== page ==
Silje Sletten recently completed her Master's degree in Business Administration, specialising in innovation. A consultancy job at PwC is now waiting for her. There she will work with everything from start-ups seeking to realise new ideas, to larger companies and corporations seeking to take advantage of new opportunities and boost their competitiveness.
A Master's degree in Business Administration provides you with valuable knowledge and a mindset that can help drive change and create a competitive advantage.
Why did you choose to do a Master's degree in Business Administration at UiS?
I have always wanted to study an academic subject that interests me and provides me with a wide range of opportunities on the job market. Consequently, after completing 6th form college, I applied to do a 5-year integrated Master's degree in Business Administration at the UiS. The University of Stavanger is currently one of the only universities offering innovation as a specialisation as part of its Master's degree programme, and that made my choice of university relatively easy.
The business sector in Stavanger consists of several rapidly growing industries where companies work across the industries. A Master's degree in Business Administration provides you with valuable knowledge and a mindset that can help drive change and create a competitive advantage.
Why did you choose to specialise in Business Development and Innovation?
Business administration is so much more than just numbers and systems. It's just as much about finding solutions to new and existing problems. I am attracted to what I call the "creative" part of the industry where you challenge existing ways of thinking and working in order to create greater assets.
This is what innovation is all about – solving problems by developing new things or improving existing products, processes or business models; in new or existing markets. Innovation occurs in all industries, in small and large enterprises, and is essential for survival under constantly changing market conditions.
What does a typical day of study looks like for you?
The last year of my Master's degree was greatly affected by the coronavirus pandemic, with lectures and physical group work largely being replaced by working at home and in Teams meetings. However, during a normal semester, a typical study day has consisted of a couple of lectures during the day, lunch in one of the many great canteens, and a couple of hours in the library or in a rented group room with fellow students. After that, I have normally gone to work as I have always had a part-time job alongside my studies to give me a bit of breathing space.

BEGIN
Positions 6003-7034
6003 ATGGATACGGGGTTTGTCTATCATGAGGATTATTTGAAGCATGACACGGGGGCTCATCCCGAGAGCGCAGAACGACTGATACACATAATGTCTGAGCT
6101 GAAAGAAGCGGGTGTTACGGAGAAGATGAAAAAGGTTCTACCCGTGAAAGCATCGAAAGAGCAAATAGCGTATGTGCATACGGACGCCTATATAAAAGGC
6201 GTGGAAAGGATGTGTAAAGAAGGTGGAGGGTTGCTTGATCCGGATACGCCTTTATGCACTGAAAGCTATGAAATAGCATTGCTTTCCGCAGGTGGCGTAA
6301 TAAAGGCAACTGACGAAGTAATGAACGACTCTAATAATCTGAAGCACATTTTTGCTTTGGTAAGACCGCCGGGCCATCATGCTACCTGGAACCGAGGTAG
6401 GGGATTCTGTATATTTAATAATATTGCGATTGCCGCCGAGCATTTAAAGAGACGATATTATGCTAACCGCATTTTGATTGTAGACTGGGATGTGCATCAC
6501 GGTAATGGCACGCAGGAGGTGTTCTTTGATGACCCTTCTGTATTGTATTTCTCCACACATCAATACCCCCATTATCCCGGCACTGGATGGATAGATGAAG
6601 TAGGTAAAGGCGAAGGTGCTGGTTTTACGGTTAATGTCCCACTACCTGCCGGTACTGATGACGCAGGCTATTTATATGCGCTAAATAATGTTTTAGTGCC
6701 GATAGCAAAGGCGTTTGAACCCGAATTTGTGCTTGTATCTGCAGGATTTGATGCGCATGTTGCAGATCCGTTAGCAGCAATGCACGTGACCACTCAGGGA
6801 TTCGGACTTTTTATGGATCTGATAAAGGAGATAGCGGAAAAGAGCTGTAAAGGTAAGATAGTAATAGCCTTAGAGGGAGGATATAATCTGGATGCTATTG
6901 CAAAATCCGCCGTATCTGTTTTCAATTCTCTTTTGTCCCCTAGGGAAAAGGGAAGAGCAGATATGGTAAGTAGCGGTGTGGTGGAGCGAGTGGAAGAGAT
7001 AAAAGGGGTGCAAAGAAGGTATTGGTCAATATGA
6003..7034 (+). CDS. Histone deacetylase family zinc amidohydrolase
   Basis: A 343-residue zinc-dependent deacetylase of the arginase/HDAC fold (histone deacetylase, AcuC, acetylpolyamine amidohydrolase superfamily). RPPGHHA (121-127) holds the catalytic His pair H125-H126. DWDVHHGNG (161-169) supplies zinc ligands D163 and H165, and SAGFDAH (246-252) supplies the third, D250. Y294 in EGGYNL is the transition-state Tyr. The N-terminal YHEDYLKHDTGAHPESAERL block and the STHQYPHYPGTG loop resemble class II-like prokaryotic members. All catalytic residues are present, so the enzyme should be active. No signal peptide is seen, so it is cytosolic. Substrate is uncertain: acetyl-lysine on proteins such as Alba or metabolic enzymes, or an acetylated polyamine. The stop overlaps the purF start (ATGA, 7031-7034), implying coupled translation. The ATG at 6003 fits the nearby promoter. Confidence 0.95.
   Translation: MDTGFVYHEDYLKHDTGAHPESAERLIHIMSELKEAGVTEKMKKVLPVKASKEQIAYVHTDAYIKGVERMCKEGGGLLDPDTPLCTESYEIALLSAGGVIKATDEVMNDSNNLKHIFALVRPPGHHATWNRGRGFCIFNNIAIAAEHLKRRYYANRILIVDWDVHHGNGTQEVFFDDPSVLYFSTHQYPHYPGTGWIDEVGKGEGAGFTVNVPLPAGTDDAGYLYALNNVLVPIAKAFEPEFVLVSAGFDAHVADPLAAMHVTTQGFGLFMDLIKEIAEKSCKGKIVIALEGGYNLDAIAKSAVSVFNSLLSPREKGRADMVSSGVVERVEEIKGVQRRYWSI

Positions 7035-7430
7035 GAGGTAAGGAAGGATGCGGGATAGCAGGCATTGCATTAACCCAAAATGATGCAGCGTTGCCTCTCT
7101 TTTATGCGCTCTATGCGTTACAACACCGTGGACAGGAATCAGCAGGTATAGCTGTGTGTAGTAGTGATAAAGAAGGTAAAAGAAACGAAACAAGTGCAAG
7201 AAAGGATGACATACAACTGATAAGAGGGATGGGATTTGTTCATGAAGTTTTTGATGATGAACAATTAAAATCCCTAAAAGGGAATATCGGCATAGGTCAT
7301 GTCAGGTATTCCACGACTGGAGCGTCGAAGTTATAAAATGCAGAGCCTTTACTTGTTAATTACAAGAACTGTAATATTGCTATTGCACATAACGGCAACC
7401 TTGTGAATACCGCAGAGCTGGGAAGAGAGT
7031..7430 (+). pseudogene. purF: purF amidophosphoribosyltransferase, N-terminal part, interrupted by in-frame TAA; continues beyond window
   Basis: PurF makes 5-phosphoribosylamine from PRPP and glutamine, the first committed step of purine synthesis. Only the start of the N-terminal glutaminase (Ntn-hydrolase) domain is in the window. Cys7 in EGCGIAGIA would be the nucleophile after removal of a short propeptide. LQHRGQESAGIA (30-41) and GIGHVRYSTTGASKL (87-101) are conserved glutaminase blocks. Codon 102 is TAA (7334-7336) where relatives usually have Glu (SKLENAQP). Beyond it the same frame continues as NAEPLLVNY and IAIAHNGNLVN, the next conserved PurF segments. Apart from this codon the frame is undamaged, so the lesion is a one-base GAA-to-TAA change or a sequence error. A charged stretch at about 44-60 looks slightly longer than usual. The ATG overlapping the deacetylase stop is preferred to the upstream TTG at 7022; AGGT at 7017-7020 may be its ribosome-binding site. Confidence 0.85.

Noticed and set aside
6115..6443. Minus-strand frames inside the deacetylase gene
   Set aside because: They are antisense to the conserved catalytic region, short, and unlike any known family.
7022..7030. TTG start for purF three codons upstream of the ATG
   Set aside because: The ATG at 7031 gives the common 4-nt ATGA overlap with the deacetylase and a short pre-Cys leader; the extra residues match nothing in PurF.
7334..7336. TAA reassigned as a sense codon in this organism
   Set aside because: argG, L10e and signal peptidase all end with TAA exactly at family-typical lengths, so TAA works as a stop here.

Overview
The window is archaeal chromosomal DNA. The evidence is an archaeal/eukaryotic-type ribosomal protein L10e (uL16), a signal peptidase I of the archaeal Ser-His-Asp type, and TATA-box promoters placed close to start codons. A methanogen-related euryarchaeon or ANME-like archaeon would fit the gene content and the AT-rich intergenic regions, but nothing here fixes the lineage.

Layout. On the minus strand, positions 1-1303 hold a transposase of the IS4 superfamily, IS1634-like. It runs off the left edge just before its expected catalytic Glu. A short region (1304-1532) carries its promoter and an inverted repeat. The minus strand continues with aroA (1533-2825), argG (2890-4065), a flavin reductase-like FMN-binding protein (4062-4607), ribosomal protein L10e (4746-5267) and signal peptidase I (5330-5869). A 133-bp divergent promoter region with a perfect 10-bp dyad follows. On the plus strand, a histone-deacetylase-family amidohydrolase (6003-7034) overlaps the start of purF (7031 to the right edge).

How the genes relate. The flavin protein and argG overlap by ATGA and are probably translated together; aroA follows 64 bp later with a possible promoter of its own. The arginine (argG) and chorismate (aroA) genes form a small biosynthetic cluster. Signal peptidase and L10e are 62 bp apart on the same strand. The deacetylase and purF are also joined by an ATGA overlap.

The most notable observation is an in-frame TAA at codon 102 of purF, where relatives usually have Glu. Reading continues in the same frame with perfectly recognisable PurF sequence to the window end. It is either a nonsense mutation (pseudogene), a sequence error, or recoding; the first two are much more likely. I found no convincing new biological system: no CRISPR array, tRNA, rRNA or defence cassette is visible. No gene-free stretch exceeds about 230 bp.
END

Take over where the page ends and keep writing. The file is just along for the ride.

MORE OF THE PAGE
Tell us about something particularly memorable from your studies.
Despite the coronavirus pandemic, I completed a very exciting and instructive internship at Innovation Norway as part of my course. There I was able to put theory into practice and I quickly noticed that there was a lot of interest in my specialist academic field.
My tasks were regarded as being very meaningful and I was able to contribute knowledge and new views both internally in the office, as well as externally in meetings with various clients. I was able to enhance the knowledge of many talented and reflective people, and I gained a great insight into how innovation helps to boost assets and sustainable growth. I continued my collaboration with Innovation Norway in connection with my Master's thesis this spring, and I will also keep in close contact with them this autumn.
How would you describe the study environment at the programme?
There are opportunities available for participating in a wide range of different activities and sports teams. Despite the pandemic, several great events are also held at which considerable focus is placed on social cohesion and inclusion. This includes everything from monthly quizzes at the Tappetårnet student bar, to surfing courses on one of the region's many beautiful beaches.
You got a job before completing your studies. What will you be working on?
Last autumn I landed my dream job as a consultant at PwC in Stavanger. As a consultant specialising in innovation, I will be working with everything from start-up companies seeking to realise new ideas and position themselves in the market, to larger companies and corporations seeking to take advantage of new opportunities and boost their competitiveness.
The regional office in Stavanger has many exciting projects in various industries where I will be working in particular with clients involved with oil and gas, renewable energy and technology. I received a taste of what the region has to offer during my internship at Innovation Norway this autumn, and I am looking forward to a very exciting and varied working day at PwC.
What is your dream job?
Jeg har alltid ønsket meg en jobb med mye variasjon og hvor jeg gleder meg til mandag. Det er viktig at arbeidet I've always wanted a job with a lot of variety where I will look forward to Mondays. It is important that my work is perceived as being meaningful and that I can boost assets and make a difference. I want the opportunity to challenge myself while acquiring valuable knowledge and experiences. The consulting industry has therefore always been an attractive industry because I will have the opportunity to work with many talented people, across all disciplines, in jointly solving the challenges and problems facing the business community.